Switches were initially introduced to provide higher-performance connectivity than hubs because switches define multiple collision domains. Switches have always been able to process data at a faster rate than routers because the switching functionality is implemented in hardware—in Application-Specific Integrated Circuits (ASIC)—rather than in software, which is how routing has traditionally been implemented. However, switching was initially restricted to the examination of Layer 2 frames. With the advent of more powerful ASICs, switches can now process Layer 3 packets, and even the contents of those packets, at high speeds.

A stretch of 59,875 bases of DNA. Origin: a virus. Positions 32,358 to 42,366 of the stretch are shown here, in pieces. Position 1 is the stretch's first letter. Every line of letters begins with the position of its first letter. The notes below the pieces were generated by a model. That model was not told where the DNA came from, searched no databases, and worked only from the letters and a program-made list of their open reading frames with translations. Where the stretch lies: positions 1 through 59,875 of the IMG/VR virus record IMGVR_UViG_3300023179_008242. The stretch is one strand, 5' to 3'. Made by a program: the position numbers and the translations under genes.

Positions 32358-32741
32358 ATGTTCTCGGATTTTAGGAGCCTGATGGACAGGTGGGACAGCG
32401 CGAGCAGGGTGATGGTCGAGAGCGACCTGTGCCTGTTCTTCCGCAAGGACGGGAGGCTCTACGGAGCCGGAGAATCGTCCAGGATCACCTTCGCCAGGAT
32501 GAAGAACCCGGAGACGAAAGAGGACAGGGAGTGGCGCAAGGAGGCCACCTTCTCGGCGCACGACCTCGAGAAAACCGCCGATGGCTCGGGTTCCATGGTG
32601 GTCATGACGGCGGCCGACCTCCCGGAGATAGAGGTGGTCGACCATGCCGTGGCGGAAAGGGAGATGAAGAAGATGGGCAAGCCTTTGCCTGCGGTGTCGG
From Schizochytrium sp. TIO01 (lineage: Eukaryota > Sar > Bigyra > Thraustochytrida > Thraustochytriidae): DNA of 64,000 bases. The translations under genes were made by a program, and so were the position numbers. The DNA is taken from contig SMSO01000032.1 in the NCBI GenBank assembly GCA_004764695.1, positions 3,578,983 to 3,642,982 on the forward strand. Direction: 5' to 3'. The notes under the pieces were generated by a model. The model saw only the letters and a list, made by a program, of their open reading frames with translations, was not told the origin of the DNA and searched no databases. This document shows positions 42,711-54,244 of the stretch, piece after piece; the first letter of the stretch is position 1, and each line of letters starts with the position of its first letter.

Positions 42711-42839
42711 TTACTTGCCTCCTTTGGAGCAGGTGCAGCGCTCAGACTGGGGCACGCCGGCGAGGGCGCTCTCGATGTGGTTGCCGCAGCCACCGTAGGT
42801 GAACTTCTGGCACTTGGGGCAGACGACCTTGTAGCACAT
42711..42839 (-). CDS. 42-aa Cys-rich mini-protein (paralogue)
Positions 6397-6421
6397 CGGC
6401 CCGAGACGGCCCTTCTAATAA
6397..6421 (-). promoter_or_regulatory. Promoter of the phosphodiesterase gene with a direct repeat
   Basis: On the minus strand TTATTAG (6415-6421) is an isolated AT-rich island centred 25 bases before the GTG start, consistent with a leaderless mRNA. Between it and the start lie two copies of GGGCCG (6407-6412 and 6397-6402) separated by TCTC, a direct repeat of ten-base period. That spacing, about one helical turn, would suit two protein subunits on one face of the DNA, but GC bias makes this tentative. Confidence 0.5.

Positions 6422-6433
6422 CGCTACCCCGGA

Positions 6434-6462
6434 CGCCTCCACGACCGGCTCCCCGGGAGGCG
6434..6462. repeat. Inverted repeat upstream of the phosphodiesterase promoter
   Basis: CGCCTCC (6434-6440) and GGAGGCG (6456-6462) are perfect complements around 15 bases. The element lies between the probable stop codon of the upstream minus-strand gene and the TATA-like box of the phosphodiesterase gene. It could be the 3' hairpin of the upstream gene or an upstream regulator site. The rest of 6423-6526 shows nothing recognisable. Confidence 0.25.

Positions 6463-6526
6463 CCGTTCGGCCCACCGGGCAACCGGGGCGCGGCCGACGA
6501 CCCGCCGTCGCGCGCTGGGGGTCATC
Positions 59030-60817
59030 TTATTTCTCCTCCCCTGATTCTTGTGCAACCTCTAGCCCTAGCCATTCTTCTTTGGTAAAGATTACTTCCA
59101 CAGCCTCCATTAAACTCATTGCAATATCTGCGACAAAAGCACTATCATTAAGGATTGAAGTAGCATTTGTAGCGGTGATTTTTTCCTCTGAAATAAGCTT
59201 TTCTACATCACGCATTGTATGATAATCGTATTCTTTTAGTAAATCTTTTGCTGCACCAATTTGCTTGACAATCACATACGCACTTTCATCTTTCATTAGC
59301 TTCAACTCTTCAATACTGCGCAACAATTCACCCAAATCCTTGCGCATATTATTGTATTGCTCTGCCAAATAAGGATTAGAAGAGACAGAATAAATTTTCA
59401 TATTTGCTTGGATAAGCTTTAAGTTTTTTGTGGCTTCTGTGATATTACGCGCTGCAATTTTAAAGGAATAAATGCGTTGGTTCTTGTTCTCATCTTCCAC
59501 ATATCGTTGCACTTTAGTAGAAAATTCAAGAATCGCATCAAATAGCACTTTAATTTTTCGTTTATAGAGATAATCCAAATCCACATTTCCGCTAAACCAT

The following sections first examine the operation of traditional Layer 2 switching. Layer 3 switching—which is really routing in hardware—is then explored.
Layer 2 Switching
Layer 2 LAN switches segment a network into multiple collision domains and interconnect devices within a workgroup, such as a group of PCs.
The heart of a Layer 2 switch is its MAC address table, also known as its content-addressable memory. This table contains a list of the MAC addresses that are reachable through each switch port. Recall that a physical MAC address uniquely identifies a device on a network. When a switch is first powered up, its MAC address table is empty, as shown in Figure 1-16.
Figure 1-16 The MAC Address Table Is Initially Empty
MAC Address Table Port Addresses that can be reached
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